Quirky, charming and full of historic architecture, Midtown Savannah is a bit of a different travel destination. Sightseeing excursions, walking tours of historic homes, riverboat tours, and Southern hospitality combine to create a location that harkens back to a more genteel and elegant lifestyle. Whether you like shopping on River Street or dressing like a pirate and heading to the islands, the warm weather and friendly locals ensure that you enjoy your trip to the South.
Savannah has a semitropical climate, high humidity and year-round moderate weather, so ultimately you can visit whenever you like. The best time to see all that the city has to offer is in the spring and fall, when outdoor festivals and tours are in full swing. The peak season occurs between March and May; when the flowers bloom, the crowds blossom and events like St. Patrick's Day attract huge groups for people-watching. Fall brings the popular Savannah Film Festival, but visitors can save money by booking their trips in summer and winter, when prices are at their lowest.
Southern charm, Spanish moss, antebellum architecture and historic mansions create a different world in Midtown Savannah. Located on the Savannah River, the city is near the Atlantic Ocean, so visitors can enjoy the historic charm of the city, then head to the beach to kick back and relax. Dozens of private and public islands dot the coast, so water-based activities are widely available.
Back in the city, absorb the atmosphere of the charming neighborhoods, ethnic eateries, and stunningly beautiful homes by touring the area on foot. Standouts among these homes are often converted into hotels, restaurants and shops. Unsurprisingly, Savannah's top attractions generally reflect the notable art and architecture of the city.
The Owens-Thomas House, built in 1816, has ionic columns, slave quarters, an English garden, curved walls and authentic period furnishings. A beautiful example of Georgian architecture, it was designed by William Jay, one of the first professional architects in the United States.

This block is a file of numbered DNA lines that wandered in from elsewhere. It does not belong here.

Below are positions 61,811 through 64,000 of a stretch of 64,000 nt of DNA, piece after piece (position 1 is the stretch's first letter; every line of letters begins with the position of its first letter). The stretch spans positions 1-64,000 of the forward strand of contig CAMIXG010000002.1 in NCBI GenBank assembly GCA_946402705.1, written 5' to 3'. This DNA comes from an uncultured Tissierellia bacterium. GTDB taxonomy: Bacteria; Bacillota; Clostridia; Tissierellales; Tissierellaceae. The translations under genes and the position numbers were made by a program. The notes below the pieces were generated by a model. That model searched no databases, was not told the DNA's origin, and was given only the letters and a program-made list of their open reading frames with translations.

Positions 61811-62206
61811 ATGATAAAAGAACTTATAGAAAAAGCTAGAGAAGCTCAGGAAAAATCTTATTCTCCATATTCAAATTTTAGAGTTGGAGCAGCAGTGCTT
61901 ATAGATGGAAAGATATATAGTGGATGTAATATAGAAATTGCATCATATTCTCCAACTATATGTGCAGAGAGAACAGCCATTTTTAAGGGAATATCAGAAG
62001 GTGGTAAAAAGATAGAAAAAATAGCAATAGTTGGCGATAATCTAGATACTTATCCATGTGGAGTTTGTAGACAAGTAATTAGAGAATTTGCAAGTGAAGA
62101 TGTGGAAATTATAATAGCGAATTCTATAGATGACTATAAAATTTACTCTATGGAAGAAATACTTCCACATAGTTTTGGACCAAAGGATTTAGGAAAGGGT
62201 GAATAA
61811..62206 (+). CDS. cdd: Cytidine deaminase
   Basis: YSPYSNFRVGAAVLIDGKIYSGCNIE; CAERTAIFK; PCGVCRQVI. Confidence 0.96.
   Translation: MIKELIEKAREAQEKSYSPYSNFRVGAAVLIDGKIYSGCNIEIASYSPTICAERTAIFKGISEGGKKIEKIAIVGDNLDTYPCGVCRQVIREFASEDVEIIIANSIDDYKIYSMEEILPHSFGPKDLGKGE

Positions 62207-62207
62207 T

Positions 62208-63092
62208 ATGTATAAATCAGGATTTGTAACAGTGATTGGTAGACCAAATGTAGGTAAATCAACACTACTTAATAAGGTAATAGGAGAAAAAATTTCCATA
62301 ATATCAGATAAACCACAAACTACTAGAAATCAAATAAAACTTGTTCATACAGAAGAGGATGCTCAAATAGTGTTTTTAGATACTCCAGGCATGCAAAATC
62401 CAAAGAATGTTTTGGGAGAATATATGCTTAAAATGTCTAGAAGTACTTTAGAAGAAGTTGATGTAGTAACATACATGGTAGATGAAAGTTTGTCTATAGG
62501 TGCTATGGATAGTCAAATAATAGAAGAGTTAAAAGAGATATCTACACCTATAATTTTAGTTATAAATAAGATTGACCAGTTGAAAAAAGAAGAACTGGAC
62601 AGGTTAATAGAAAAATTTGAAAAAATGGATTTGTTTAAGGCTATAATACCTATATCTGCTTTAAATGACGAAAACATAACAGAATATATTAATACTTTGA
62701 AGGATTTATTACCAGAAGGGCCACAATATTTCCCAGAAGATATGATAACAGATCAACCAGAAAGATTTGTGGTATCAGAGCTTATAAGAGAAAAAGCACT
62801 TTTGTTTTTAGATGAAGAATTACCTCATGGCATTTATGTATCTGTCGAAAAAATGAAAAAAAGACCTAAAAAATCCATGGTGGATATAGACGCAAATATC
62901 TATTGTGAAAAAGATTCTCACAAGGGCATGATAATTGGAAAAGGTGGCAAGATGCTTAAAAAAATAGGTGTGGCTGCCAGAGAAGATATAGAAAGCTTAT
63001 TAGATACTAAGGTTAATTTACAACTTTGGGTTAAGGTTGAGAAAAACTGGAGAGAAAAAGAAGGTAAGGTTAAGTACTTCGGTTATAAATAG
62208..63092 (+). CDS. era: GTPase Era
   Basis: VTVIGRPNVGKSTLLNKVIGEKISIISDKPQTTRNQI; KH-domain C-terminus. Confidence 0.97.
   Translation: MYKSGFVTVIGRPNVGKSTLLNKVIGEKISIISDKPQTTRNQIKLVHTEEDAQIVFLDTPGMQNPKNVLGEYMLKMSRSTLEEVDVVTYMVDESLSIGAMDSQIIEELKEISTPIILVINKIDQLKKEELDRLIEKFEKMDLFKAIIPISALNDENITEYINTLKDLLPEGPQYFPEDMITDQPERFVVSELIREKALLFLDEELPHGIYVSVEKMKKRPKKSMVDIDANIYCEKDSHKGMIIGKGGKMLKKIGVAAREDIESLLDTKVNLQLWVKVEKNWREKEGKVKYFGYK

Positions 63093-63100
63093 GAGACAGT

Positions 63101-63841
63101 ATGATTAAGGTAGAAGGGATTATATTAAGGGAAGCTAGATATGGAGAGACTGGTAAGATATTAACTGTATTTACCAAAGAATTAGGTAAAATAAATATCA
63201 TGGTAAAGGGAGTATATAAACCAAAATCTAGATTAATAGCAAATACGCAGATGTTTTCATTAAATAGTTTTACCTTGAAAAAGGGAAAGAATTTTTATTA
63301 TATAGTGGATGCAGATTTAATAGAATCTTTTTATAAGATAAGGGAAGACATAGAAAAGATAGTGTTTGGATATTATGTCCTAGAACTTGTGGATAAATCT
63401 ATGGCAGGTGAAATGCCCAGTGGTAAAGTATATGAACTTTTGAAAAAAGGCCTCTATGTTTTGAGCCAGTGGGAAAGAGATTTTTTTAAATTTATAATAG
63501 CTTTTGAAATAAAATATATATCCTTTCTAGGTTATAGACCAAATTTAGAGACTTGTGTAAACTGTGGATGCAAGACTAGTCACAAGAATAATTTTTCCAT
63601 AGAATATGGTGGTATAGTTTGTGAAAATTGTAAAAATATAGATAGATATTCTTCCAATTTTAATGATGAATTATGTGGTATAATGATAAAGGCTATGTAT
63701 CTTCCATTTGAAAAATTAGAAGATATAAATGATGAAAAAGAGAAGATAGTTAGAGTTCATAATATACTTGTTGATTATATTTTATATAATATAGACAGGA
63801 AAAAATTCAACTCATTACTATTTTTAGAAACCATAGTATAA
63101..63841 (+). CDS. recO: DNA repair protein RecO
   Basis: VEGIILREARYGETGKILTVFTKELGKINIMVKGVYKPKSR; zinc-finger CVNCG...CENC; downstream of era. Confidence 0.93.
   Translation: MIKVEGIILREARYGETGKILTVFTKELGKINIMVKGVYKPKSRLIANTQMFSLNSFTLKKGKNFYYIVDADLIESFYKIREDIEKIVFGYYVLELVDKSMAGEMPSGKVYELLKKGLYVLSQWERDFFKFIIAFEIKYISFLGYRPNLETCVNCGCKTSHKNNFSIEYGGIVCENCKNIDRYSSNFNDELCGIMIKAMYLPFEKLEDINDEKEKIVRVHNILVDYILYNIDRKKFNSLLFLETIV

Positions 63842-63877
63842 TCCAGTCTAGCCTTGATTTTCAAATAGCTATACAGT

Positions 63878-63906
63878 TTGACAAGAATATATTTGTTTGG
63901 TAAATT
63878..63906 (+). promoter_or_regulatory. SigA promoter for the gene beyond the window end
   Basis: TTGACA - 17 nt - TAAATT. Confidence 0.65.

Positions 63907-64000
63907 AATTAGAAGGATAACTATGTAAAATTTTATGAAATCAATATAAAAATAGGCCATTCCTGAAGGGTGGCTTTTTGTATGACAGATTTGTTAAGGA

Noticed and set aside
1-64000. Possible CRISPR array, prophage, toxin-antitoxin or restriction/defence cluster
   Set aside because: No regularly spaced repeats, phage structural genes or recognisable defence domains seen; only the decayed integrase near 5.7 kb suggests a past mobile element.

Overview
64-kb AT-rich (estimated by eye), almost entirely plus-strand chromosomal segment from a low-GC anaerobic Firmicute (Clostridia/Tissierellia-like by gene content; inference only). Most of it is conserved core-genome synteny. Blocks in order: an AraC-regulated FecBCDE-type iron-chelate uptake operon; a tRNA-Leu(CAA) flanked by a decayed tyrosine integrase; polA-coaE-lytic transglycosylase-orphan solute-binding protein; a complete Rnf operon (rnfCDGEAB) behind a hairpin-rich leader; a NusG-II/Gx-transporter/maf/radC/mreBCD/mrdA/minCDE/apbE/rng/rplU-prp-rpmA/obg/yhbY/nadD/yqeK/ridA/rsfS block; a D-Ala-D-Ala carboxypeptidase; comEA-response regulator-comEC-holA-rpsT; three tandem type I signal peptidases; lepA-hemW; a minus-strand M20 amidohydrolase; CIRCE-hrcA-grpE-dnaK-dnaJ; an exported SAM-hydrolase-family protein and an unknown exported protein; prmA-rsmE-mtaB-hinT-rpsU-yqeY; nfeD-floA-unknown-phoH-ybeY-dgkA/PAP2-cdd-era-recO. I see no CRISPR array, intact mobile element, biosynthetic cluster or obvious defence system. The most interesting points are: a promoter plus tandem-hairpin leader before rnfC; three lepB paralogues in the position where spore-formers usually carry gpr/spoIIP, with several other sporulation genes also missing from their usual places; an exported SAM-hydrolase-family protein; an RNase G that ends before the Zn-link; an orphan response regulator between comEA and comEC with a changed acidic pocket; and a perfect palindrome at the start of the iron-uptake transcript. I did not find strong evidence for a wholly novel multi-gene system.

Once an inn catering to actual pirates (though intended for seafarers of the more honest variety), this restaurant dates back to the early 1700s. Though the American Museum Society lists it as a museum house, the operators of the Pirate House consider the site's "most precious treasure" its food.
The avenue along Savannah's riverfront is lined with art galleries, boutique shops, and lively restaurants housed in converted cotton warehouses. An open-air market is meant to mimic the way Savannah's original seaport residents shopped.
Travelers can stay in historic bed-and-breakfast facilities in restored antebellum mansions, or choose one of the area's boutique midtown hotels. Most offer easy access to the city's shopping, restaurants and brew pubs. Hotel choices range from luxury resorts to bargain rooms. Since Savannah prices tend to be on the affordable side, a visit here could be a nice opportunity to upgrade from your family's typical accommodations.
Yearly events in Savannah include a steady stream of outdoor festivals, fairs and concerts. The largest music and arts festival is the Savannah Music Festival, which takes place in late March or early April. Musical performances can satisfy even the fussiest musical tastes, as a result of the festival's incredible range, which includes more than 400 performances of jazz, blues, classical and bluegrass genres.
Held annually since 2005, this festival celebrates Columbus Day weekend on nearby Tybee Island with costumes, weaponry demonstrations, street performers and unusual surprises each October. Don't expect to walk the plank, but do expect to enjoy swimming, fishing, picnicking and island wildlife, like Savannah's native bottlenose dolphins and rough-billed pelicans. Even those that don't want to travel the 18 miles to the island get into the spirit by donning a costume and hanging around Midtown.